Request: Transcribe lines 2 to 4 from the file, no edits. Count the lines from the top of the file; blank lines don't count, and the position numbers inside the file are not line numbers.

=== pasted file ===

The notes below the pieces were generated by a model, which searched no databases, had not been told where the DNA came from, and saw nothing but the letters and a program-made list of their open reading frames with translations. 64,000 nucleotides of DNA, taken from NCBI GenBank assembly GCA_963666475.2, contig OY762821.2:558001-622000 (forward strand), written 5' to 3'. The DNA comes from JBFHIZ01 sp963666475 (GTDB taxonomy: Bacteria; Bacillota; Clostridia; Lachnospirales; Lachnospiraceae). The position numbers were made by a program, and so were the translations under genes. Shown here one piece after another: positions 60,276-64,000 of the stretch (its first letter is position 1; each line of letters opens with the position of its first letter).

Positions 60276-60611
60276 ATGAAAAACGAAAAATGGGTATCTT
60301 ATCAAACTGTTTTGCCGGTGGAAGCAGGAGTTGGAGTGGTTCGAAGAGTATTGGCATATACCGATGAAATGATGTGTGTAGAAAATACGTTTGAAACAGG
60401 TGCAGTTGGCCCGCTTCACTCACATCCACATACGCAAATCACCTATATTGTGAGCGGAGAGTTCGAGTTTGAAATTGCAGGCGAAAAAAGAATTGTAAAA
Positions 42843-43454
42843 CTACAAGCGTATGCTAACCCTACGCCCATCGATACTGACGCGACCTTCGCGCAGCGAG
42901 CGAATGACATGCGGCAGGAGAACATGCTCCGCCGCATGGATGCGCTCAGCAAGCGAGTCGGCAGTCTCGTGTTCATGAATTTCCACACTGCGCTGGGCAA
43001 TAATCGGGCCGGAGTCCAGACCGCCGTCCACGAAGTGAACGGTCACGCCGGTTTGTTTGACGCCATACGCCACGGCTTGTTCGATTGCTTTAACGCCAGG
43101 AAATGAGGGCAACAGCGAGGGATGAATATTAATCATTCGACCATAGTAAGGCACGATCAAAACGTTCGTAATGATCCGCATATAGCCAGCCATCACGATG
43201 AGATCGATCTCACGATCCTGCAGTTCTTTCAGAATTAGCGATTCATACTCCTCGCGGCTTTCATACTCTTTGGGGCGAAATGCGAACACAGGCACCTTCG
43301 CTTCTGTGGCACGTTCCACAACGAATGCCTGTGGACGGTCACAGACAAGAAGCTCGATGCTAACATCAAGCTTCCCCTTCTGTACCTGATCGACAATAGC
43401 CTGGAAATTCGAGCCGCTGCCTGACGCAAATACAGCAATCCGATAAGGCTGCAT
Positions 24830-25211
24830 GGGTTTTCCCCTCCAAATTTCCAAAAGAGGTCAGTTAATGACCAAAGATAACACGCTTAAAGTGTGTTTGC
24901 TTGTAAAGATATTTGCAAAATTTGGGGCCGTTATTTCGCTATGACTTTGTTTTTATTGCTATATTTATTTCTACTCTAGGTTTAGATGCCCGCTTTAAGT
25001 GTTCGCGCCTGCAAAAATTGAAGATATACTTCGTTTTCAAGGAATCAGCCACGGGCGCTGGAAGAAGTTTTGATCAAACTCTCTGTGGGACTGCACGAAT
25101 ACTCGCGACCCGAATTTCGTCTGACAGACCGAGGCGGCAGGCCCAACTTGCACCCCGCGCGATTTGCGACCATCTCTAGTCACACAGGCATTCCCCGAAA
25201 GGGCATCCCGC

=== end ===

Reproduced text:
Positions 60276-60611
60276 ATGAAAAACGAAAAATGGGTATCTT
60301 ATCAAACTGTTTTGCCGGTGGAAGCAGGAGTTGGAGTGGTTCGAAGAGTATTGGCATATACCGATGAAATGATGTGTGTAGAAAATACGTTTGAAACAGG